It’s probably not news to you that Americans just don’t exercise enough. Less than half of us meet the recommended amount of weekly physical activity—despite research that shows exercise can be just as effective as drugs in some cases to treat diseases such as diabetes. So why don’t we prescribe exercise in specific doses, like we would a drug?
In order to do that, you need to know exactly how much activity produces how much benefit, and whether there’s an upper limit, at which point the helpful effects either start waning or begin to do more harm than good. That’s what Paul Williams, a staff scientist at Lawrence Berkeley national Laboratory, and his colleagues wanted to know—and they found out in a new report published in Mayo Clinic Proceedings.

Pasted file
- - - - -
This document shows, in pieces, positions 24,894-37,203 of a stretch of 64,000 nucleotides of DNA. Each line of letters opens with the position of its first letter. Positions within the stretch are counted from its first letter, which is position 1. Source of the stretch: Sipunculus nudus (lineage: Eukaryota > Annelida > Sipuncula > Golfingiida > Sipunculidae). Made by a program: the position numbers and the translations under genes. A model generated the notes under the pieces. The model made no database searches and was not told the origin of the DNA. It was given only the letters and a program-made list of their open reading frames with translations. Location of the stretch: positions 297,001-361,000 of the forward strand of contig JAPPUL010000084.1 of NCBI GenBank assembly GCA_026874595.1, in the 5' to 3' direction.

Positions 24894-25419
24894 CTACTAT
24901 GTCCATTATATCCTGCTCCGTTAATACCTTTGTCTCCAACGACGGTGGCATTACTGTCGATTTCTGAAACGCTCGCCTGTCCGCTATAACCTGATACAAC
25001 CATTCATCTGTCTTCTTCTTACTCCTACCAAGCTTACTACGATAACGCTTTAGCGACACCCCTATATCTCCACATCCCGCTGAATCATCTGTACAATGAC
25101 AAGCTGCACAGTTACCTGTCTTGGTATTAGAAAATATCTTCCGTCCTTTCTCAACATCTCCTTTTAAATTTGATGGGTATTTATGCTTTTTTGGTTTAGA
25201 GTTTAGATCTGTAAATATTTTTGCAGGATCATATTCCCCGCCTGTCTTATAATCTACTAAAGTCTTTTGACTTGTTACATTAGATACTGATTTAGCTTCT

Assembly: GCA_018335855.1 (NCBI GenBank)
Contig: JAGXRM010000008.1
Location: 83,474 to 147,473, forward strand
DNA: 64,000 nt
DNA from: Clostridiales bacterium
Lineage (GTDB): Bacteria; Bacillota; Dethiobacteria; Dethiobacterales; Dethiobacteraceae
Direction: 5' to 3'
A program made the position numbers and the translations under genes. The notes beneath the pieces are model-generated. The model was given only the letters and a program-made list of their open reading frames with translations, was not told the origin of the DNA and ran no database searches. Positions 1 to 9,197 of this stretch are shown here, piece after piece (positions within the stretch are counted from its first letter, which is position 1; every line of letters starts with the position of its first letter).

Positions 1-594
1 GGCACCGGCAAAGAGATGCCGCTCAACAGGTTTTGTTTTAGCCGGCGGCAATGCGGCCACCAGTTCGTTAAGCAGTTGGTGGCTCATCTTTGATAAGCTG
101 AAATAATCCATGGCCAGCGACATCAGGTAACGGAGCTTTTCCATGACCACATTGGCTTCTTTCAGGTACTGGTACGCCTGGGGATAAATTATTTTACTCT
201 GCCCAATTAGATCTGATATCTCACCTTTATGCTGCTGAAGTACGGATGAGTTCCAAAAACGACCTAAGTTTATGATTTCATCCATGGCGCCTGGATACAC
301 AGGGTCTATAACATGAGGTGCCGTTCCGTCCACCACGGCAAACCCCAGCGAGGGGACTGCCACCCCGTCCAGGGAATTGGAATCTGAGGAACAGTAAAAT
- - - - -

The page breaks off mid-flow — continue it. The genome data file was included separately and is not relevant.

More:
Williams started with a group of heart-attack survivors who had…
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